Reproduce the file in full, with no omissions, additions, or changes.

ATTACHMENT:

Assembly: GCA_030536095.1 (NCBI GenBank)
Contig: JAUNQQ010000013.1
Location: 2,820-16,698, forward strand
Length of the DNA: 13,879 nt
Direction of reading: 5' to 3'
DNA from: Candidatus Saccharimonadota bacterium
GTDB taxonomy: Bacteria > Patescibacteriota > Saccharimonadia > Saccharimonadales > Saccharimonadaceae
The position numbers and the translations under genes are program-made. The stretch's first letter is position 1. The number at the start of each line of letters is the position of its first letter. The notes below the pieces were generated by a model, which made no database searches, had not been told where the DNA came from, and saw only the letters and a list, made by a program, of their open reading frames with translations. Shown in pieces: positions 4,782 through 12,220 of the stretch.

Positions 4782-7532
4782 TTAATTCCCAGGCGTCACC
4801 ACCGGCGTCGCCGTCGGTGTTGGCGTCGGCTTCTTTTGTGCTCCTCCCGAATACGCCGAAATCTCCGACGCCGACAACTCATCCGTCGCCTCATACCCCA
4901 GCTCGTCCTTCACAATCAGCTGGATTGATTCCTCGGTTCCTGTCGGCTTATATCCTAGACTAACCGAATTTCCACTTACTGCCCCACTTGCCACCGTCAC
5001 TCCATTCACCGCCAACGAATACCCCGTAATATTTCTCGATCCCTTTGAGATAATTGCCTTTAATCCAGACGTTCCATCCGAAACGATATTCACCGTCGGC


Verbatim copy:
Assembly: GCA_030536095.1 (NCBI GenBank)
Contig: JAUNQQ010000013.1
Location: 2,820-16,698, forward strand
Length of the DNA: 13,879 nt
Direction of reading: 5' to 3'
DNA from: Candidatus Saccharimonadota bacterium
GTDB taxonomy: Bacteria > Patescibacteriota > Saccharimonadia > Saccharimonadales > Saccharimonadaceae
The position numbers and the translations under genes are program-made. The stretch's first letter is position 1. The number at the start of each line of letters is the position of its first letter. The notes below the pieces were generated by a model, which made no database searches, had not been told where the DNA came from, and saw only the letters and a list, made by a program, of their open reading frames with translations. Shown in pieces: positions 4,782 through 12,220 of the stretch.

Positions 4782-7532
4782 TTAATTCCCAGGCGTCACC
4801 ACCGGCGTCGCCGTCGGTGTTGGCGTCGGCTTCTTTTGTGCTCCTCCCGAATACGCCGAAATCTCCGACGCCGACAACTCATCCGTCGCCTCATACCCCA
4901 GCTCGTCCTTCACAATCAGCTGGATTGATTCCTCGGTTCCTGTCGGCTTATATCCTAGACTAACCGAATTTCCACTTACTGCCCCACTTGCCACCGTCAC
5001 TCCATTCACCGCCAACGAATACCCCGTAATATTTCTCGATCCCTTTGAGATAATTGCCTTTAATCCAGACGTTCCATCCGAAACGATATTCACCGTCGGC